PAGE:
In determining whether value of forged bills or notes exceeds $950, court should not assign value to materials that could be used to make counterfeit bills. After Proposition 47 passed, Rendon filed a petition to reduce her felony forgery conviction to a misdemeanor. The trial court denied the petition, finding the value of the counterfeit bills and materials that could be used to make counterfeit bills exceeded $950. Rendon had only $260 worth of complete counterfeit bills in her possession, but she was also in possession of the materials from which she could have made tens of thousands more. Rendon appealed. Held: Reversed. Proposition 47 reduced a number of drug and theft related offenses from felonies to misdemeanors and created a mechanism whereby eligible individuals could have old felony convictions for those offenses retroactively reduced to misdemeanors. Forgery involving a “bank bill [or] note . . . where the value of the . . . bank bill [or] note . . . does not exceed nine hundred fifty dollars” is one such offense. (See Pen. Code, § 473, subd. (b).) Section 473, subdivision (b) “does not speak to the value of the material that could be used to make fictitious or altered bills or notes; it speaks to the value of the fictitious or altered bills or notes themselves.” Here, Rendon only had $260 worth of counterfeit bills in her possession. The security strips and Benjamin Franklin faces that were also found on Rendon were not, by themselves, bills or notes. And although the blank washed bills that Rendon also possessed are altered bills or notes, they have no discernible value. As a result, the evidence showed that the value of the altered or fictitious bills or notes Rendon possessed did not exceed $950.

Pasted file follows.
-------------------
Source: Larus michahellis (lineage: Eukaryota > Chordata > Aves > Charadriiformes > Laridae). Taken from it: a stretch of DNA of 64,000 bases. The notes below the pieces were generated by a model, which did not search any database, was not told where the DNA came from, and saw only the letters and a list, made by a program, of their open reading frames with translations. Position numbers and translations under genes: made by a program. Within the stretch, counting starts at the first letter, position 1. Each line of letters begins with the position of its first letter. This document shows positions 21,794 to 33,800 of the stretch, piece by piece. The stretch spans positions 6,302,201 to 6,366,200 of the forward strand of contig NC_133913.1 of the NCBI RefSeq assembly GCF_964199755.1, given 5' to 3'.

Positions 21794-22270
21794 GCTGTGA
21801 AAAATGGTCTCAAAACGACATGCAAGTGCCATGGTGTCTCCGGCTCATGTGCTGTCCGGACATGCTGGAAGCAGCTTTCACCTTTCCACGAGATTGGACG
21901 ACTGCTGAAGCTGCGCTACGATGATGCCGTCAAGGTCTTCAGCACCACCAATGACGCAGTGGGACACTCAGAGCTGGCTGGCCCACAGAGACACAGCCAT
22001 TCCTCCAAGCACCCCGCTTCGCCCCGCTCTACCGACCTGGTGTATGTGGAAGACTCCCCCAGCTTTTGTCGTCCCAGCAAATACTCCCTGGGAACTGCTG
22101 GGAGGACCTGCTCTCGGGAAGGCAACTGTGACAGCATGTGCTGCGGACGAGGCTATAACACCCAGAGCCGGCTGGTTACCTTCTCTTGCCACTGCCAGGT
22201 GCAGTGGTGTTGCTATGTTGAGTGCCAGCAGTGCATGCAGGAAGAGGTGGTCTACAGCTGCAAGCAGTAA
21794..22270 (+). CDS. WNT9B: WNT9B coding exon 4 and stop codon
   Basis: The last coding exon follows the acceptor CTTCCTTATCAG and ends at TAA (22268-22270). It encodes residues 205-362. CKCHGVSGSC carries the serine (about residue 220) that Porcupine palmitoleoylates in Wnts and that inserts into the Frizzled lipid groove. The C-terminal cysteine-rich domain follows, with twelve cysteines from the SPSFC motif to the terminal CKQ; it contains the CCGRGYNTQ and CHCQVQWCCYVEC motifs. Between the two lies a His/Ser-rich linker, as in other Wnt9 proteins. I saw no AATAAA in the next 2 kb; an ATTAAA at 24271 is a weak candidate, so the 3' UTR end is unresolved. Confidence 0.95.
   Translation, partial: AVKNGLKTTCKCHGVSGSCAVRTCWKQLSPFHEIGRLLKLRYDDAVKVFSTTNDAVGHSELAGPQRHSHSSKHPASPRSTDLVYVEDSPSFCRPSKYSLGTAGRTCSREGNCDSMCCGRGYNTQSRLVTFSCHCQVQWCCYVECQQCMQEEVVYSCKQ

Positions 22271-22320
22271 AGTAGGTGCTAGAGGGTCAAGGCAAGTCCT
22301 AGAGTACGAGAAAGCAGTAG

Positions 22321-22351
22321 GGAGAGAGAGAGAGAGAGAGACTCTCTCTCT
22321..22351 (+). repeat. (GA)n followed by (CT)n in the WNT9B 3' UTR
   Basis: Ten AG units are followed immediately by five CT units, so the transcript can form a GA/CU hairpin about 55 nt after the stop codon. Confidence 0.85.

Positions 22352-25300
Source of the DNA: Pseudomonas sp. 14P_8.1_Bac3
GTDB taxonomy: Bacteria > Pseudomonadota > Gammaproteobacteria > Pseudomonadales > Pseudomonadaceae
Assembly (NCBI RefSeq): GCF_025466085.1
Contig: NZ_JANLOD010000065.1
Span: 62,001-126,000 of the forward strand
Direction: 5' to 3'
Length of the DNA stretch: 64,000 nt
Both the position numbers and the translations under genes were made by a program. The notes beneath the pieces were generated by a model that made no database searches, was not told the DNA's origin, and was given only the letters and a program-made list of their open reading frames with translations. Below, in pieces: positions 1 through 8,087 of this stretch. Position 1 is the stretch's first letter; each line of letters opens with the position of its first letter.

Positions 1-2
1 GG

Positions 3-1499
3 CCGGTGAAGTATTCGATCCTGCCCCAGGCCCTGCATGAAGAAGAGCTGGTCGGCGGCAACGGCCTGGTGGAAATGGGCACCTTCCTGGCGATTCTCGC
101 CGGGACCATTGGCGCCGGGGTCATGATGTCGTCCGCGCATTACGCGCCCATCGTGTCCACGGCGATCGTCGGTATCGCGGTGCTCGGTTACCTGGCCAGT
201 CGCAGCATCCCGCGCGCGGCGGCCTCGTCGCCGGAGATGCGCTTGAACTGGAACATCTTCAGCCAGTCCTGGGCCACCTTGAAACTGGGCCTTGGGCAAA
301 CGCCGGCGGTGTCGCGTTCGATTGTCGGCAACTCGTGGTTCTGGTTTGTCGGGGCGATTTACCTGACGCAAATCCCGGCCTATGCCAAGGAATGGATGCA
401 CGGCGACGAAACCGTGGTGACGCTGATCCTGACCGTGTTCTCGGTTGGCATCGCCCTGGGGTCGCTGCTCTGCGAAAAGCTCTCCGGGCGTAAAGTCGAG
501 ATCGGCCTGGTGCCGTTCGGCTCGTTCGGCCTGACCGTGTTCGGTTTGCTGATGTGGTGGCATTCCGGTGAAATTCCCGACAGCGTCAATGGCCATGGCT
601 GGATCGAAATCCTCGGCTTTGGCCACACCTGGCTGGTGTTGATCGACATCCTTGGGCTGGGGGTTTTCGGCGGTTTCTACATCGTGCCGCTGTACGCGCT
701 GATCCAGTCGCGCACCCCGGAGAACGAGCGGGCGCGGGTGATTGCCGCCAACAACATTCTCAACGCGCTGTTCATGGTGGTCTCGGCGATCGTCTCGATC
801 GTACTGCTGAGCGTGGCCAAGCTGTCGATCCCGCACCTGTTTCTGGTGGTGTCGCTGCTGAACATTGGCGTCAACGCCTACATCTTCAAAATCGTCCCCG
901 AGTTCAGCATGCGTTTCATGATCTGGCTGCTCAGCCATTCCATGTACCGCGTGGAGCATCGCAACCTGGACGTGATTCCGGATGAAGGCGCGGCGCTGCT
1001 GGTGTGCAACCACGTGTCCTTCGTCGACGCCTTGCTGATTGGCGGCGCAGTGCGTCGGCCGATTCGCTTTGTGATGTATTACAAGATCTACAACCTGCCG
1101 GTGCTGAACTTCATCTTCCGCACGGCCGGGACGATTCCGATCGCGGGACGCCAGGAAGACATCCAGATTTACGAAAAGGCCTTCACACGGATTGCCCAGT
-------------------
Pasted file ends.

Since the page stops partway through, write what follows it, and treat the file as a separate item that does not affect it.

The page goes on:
The full opinion is available on the court’s website here: http://www.courts.ca.gov/opinions/documents/C079831.PDF